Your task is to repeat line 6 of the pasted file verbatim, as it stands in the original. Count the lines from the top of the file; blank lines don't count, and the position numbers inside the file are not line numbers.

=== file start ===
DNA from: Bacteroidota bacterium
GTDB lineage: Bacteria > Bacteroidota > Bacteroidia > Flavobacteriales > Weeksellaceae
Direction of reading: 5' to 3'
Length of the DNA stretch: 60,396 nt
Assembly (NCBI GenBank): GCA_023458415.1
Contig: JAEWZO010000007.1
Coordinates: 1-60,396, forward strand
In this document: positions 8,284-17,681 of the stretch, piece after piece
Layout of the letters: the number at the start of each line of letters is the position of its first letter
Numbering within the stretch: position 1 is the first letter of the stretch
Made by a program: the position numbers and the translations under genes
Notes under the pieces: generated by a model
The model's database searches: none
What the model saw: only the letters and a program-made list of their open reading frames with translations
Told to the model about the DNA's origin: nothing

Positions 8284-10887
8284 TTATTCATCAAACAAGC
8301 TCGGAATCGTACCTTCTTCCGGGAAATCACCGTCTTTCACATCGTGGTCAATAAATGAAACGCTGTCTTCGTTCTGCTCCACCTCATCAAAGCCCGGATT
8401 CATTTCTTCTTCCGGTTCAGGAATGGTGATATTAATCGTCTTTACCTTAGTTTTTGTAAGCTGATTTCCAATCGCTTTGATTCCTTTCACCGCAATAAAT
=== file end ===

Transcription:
Contig: JAEWZO010000007.1